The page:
Former Coach Provides Lesson In Courage
Life, liberty and the pursuit of happiness is the goal that many strive to achieve. But sometimes, it can become an uphill battle. Take for example former Emmetsburg wrestling coach and current Iowa Lakes Housing Coordinator Bob Roethler. For him, it became a lifelong goal to achieve.
Growing up in Elkader, Roethler had a farm background and his hard work made him physically fit to become a wrestler. There were no youth programs back then and he did not start to wrestle until his freshman year in high school. He was placed on the varsity squad.
At Central Elkader High School he fell in love with wrestling and then continued his career at Loras College in Dubuque where he placed third in the area NAIA Division.
“I fell in love with the sport because it was a contact sport and taught me how to compete individually and as a team member,” said Roethler.
After graduating from Loras he started his coaching career at St. Edmond High School in Fort Dodge in 1967 and led the Gaels to a 37-17-1 mark in five seasons at the school. In 1972, he assumed control of the Emmetsburg program where his teams authored a 77-7-1 recorded, and guided the E-Hawks to four consecutive state titles from 1976-79.
His life suddenly changed while at practice in 1978 when he suffered a brain aneurysm and was rushed to the Mayo Clinic in Rochester, Minn., where he had nine hours of intense surgery to repair the aneurysm. Following the surgery, he suffered a postoperative stroke.
“I remember about everything that happened, when I was in surgery, I could hear the doctors drilling in my skull even though I could not feel anything,” he mentioned.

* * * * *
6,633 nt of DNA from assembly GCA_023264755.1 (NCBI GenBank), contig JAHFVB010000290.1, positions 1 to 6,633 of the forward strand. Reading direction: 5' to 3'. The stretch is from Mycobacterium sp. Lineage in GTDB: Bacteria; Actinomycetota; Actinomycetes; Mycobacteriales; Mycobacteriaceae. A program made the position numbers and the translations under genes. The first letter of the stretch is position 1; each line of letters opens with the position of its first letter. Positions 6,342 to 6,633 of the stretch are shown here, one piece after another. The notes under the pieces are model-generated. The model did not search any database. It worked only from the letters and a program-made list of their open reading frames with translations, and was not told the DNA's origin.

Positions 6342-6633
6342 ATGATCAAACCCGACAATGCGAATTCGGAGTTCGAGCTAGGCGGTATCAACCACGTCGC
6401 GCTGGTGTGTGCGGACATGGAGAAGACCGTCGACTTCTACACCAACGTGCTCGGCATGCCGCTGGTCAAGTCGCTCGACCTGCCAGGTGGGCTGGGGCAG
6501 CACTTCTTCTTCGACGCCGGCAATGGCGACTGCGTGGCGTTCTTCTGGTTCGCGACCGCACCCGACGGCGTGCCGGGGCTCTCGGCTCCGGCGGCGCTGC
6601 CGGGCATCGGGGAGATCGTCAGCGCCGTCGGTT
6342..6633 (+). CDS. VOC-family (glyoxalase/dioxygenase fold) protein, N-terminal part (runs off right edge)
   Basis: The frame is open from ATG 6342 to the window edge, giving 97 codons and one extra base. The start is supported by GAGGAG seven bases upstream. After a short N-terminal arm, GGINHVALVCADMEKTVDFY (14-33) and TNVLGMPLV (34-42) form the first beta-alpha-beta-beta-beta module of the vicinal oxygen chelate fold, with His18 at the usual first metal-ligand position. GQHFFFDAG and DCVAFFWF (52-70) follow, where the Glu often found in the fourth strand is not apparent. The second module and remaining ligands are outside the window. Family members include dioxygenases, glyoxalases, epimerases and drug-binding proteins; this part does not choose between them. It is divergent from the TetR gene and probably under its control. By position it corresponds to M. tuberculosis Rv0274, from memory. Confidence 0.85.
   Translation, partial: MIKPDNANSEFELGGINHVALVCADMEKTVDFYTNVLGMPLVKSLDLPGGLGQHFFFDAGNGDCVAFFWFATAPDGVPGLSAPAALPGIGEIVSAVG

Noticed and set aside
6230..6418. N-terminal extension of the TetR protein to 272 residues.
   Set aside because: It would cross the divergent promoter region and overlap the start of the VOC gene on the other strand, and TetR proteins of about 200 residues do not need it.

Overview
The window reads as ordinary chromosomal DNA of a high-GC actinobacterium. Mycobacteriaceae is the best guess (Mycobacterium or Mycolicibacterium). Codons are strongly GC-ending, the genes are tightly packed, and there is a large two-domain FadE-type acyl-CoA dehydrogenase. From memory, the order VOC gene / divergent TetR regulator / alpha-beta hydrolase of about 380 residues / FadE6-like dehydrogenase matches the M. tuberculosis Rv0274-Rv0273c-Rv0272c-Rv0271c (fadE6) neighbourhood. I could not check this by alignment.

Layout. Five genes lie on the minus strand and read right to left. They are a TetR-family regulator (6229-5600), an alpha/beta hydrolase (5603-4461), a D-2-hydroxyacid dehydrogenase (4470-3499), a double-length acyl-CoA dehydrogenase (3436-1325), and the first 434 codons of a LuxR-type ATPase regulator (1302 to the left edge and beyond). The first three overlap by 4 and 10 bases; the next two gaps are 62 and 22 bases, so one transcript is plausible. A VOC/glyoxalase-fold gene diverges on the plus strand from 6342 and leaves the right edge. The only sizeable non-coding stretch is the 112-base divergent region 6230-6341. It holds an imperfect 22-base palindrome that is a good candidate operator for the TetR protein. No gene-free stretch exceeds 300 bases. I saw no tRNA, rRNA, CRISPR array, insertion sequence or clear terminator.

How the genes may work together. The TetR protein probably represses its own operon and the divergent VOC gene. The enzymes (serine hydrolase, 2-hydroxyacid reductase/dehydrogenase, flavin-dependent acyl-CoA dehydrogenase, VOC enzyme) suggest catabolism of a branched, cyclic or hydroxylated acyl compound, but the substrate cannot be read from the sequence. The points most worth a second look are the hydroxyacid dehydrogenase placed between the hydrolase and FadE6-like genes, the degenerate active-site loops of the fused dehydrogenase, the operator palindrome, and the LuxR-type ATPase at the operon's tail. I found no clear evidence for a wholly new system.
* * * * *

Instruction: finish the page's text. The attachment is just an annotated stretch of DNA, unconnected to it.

Three months of intensive therapy followed, where he regained the use of his left leg, but the effects produced a paralysis in his left arm. Using the lessons he learned and taught on the mat helped him to overcome his physical adversity and made him like his wrestlers a real winner in life.
One of his proudest moments came when he was able to return to wrestling and watched his team win their fourth state championship at Veterans’ Auditorium in Des Moines.
“The 1979 team is the one that stands out the most to me. Winning the championship four years in a row was something special. Winning is an attitude and it also was carried to the football program where Emmetsburg won championships also,” added Roethler.
He’s also become a winner of numerous awards.
Roethler was the Class 2A Coach-of-the-Year in 1977; was inducted in the IHSAA Wrestling Hall-of-Fame in 1991; and, in 1998 was inducted in the National Wrestling Hall of Fame in Stillwater, Okla.
Last February, Roethler was selected to be a ‘Grand March Escort’ at the Iowa State High School Wrestling Tournament in Des Moines.
Recently, Roethler received the National Wrestling Hall of Fame “Medal of Courage” award, Iowa Chapter in Des Moines on Oct. 30. The Iowa Chapter selected Roethler for the “Medal of Courage” award based on the disciplines he learned from wrestling. That made him a role model to young people by making right decisions as opposed to easy decision making when confronted with difficult life choices.
“Former wrestlers that I coached in the past came back and told me that I had a great influence on them in achieving their life goals and that is what makes me proud that I had something positive to give them in their lives,” said Roethler.
Some of the winners he coached include:
– Jeff Kerber, four state titles
– Rich Stillman, three state championships
– Dan Kauffman, two crowns
– Kevin Kauffman, one championship
In addition, 35 other E-Hawks were state place winners
After retiring from his coaching career, he didn’t give it up completely.
Roethler spent six years at Graettinger as a volunteer coach for Armstrong-Ringsted’s little kids wrestling program. Today, he is still a volunteer assistant in the Emmetsburg/Ruthven-Ayrshire program, teaching the lessons of overcoming adversity, dedication, commitment to setting goals, and having a positive attitude that allows a person to give back to a sport that gives so much.